Coalitions destabilize dyadic dominance relationships in male Barbary macaques ( Macaca sylvanus ) Andreas Berghänel 1,2) , Julia Ostner 1,2) & Oliver Schülke 2,3,4) ( 1 Primate Social Evolution Group, Courant Research Centre Evolution of Social Behaviour, Georg August University Göttingen, Göttingen, Germany; 2 Integrative Primate Socio-Ecology Group, Max Planck Institute for Evolutionary Anthropology, Leipzig, Germany; 3 Courant Research Centre Evolution of Social Behaviour, Georg August University Göttingen, Göttingen, Germany) (Accepted: 2 September 2011) Summary Dyadic agonistic dominance relationships are thought to result from asymmetries in both intrinsic and extrinsic power. One form of extrinsic power is the ability to solicit agonistic support from other individuals. In extreme cases extrinsic power differences may override intrinsic power differences so that physically inferior individuals attain rank positions above stronger competitors. In other cases superior extrinsic power in physically inferior individuals may destabilize the otherwise clear dominance relationships. We tested this prediction with observational data on adult males in one of three free-ranging groups of Barbary macaques at Affenberg Salem, Germany. All prime males that were subjects of this study were at least 5–8 years (average 10 years) younger than the old post-prime males that were all subordinate to them. Assuming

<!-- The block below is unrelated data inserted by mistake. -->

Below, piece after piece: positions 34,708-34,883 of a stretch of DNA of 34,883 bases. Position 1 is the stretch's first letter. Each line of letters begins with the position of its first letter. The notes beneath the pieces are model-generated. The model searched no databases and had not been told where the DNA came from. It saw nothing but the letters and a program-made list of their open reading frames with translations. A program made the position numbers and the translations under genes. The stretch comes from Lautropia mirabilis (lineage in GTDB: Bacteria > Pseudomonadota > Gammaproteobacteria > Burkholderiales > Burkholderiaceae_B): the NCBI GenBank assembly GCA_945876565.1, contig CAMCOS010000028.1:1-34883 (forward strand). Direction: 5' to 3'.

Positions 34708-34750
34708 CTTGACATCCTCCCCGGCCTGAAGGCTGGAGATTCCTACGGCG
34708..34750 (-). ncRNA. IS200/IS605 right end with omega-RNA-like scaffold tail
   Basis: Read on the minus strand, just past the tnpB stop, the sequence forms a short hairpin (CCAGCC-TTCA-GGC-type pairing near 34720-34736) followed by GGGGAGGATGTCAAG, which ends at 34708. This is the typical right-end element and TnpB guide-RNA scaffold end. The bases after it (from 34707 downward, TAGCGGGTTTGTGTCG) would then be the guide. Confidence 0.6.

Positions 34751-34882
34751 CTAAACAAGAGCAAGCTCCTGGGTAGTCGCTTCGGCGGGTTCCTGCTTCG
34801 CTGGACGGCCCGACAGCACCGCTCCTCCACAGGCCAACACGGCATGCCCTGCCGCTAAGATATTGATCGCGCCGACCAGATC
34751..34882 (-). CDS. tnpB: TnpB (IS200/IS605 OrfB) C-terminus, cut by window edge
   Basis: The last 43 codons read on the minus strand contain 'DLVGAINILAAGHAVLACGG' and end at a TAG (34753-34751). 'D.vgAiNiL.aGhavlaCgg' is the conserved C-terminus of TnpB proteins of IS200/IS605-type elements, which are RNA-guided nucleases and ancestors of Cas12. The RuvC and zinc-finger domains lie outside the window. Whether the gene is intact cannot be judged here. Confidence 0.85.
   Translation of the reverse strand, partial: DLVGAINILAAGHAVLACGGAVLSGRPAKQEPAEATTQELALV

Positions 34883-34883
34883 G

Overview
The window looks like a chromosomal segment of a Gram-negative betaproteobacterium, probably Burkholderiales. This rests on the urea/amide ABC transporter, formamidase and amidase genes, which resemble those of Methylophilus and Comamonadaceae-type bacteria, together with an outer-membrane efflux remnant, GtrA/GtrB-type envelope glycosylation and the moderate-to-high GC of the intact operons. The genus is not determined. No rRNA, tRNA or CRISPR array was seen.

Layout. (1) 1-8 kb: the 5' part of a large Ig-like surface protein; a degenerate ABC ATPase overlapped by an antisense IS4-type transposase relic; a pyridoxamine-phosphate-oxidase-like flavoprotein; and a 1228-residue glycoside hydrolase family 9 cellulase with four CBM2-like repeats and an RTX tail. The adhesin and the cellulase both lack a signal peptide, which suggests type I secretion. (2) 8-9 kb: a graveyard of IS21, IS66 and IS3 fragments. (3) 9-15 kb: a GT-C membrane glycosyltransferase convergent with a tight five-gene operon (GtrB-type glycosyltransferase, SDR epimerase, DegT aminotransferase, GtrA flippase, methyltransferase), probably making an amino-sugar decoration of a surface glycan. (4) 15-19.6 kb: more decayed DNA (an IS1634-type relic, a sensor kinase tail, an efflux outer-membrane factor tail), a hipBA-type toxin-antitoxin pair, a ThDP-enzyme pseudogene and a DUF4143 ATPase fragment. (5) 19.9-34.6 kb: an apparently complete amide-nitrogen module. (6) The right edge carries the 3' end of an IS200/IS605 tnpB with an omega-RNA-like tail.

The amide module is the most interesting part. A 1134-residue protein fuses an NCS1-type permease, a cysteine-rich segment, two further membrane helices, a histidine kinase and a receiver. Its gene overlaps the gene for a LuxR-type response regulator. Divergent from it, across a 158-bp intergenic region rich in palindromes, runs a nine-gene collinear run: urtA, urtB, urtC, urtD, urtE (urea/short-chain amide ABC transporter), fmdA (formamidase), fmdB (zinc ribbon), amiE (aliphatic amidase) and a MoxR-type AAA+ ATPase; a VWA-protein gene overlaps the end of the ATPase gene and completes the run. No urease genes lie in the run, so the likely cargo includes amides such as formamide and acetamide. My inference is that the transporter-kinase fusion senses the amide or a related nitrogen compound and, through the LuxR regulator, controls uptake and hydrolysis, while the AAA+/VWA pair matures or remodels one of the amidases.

Behaviour – Brill
Published: Jan 1, 2011
Keywords: MALE SOCIAL RELATIONSHIPS; AFFENBERG SALEM; DOMINANCE; BARBARY MACAQUE; COALITION; RELATIONSHIP STABILITY; MACACA SYLVANUS
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